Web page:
The U.S. government reports its debt at more than 17 trillion dollars. To put this sum in perspective, it’s well over 50 thousand bucks for every man, woman, and child in America. Of course children and retirees don’t work, so the debt burden on each working adult is much higher.
Unfortunately, this is only a small part of the total debt. The government excludes a much larger sum from its books, commonly called the unfunded liabilities—future obligations it must pay, but which it has no way to pay. These obligations stem from numerous programs.
For example, bank deposits are guaranteed through FDIC and mortgages via Fannie Mae. These guarantees have risk and cost, in other words, financial liability. Together they add up to trillions of dollars. The largest of the unfunded liabilities are from Medicare and Social Security, which dwarf the liabilities from all others combined. I’ll focus on Medicare to keep it simple, but most of what I say also applies to Social Security.
Medicare is like insurance in many ways. Here’s how insurance is supposed to work. The insurer charges a monthly premium and in exchange, promises to pay claims. So long as the insurer follows two simple rules, it will be able to pay. One is the premium must be high enough. The other is the premium must be invested properly. The investment is the key. It’s the asset that funds the liability.
Medicare does charge a big premium, in the form of a tax on your paycheck. It may or may not be high enough, but the government spends it entirely on current benefits and its general budget. It does not invest it. This is why we say that Medicare liabilities are unfunded.
Medicare is a complex and massive government program. To see its fatal flaw more clearly, let’s look at a simple example first. Mendacious Corporation (not a real company) sells a policy that’s guaranteed to pay $1,000 next year. The company charges only $100 premium, so obviously it won’t be able to pay.
So an investigative reporter interviews the CEO and asks him how Mendacious can possibly honor its promise to pay next year. He looks into the camera and says, “Don’t worry, we will sell more policies before then. The premiums will give us plenty of money to pay out.”
Of course this is fraud, a classic Ponzi scheme. Money from new participants is used to pay the old. Every Ponzi scheme is always one step ahead of insolvency. Each new dollar keeps it alive for a day, but at the same time adds to the burden. Mendacious will implode sooner or later.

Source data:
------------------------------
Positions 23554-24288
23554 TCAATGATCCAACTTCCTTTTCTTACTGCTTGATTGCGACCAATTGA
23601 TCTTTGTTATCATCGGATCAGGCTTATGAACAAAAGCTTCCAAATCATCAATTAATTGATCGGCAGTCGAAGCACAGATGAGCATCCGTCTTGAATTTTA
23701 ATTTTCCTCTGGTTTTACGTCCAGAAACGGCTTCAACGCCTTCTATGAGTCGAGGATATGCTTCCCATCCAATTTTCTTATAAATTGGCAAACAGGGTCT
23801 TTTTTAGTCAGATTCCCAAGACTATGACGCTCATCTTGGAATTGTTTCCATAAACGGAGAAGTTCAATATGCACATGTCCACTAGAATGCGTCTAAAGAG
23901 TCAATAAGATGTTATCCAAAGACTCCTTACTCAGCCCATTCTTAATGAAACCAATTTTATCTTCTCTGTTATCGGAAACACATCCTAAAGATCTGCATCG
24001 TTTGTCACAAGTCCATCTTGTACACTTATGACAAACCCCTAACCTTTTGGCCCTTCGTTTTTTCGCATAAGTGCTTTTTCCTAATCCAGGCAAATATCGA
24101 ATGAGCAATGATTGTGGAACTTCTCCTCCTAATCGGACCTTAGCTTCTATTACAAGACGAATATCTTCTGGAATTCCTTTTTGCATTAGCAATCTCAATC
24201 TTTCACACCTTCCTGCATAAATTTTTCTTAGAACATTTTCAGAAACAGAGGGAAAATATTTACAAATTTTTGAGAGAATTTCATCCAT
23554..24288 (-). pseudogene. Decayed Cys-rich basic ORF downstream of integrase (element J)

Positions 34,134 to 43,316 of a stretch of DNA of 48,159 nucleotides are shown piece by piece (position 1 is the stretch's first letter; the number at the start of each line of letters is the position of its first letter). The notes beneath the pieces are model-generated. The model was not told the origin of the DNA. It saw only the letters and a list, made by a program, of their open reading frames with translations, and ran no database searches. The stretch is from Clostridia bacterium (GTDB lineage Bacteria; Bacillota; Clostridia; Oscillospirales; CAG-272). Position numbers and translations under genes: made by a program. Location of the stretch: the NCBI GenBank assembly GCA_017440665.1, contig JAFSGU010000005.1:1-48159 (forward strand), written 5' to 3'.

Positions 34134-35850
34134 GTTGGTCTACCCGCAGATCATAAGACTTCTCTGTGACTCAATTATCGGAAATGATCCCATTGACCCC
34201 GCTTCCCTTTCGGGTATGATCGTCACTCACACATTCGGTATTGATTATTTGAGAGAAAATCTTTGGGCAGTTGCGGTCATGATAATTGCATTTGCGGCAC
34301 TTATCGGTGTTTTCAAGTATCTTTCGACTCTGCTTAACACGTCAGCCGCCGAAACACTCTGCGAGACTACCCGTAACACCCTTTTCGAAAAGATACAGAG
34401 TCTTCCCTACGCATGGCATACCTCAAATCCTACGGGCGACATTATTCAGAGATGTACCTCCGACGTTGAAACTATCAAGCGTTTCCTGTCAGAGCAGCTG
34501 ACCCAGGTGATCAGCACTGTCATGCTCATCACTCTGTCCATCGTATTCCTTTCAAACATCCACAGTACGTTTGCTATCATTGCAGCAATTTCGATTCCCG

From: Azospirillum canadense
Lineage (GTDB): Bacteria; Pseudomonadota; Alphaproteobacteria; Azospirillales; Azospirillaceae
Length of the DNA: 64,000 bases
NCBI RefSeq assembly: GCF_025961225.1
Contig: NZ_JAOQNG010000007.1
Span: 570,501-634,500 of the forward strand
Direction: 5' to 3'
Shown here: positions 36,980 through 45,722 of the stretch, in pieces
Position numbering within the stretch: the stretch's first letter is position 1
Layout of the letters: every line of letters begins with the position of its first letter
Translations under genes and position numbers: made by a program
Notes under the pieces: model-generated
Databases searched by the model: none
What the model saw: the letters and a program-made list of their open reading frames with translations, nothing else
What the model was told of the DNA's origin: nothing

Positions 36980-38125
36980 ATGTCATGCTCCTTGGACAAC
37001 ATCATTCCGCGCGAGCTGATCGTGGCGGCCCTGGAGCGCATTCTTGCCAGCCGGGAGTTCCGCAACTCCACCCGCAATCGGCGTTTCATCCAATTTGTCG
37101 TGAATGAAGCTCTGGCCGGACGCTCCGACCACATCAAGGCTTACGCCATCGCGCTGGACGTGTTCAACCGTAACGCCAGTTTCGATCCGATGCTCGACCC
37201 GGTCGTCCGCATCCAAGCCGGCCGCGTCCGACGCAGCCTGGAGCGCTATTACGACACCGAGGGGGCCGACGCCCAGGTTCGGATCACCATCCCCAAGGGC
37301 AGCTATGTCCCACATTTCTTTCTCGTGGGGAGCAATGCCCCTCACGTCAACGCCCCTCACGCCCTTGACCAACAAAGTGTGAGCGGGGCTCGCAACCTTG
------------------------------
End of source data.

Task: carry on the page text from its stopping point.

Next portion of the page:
With Medicare, the government is Mendacious. It takes in new money from current workers and pays it out to beneficiaries. It promises workers that it will pay them in the future, but it fails to plan, or account, for that. It just assumes that there will be perpetual growth in the number of new workers entering the scheme. Meanwhile liabilities are growing out of control.
Medicare and Social Security should be put into receivership immediately, to minimize further losses for retirees and workers. The problem only gets worse and bigger every day we kick the can down the road.
So how much has the government racked up in unfunded liabilities? No one knows for sure, but I’ve seen credible estimates starting at $127T and going up from there. Assuming the bottom end of the range, the burden on each and every working person is about $1M.
The term unfunded liabilities is a dry and antiseptic term that makes people’s eyes glaze over. It serves to conceal a crime so big, that it makes Bernie Madoff look like a fourth grader stealing his classmates’ lunch money.
The reality is not very complicated. Our government has been making promises that it cannot honor. When it defaults, retirees and workers will realize that they’ve been robbed of their savings and pensions. Most will never fully recover.
The best way to help everyone understand the truth is to use plain and accurate language. Instead of unfunded liabilities, I suggest fraudulent promises.
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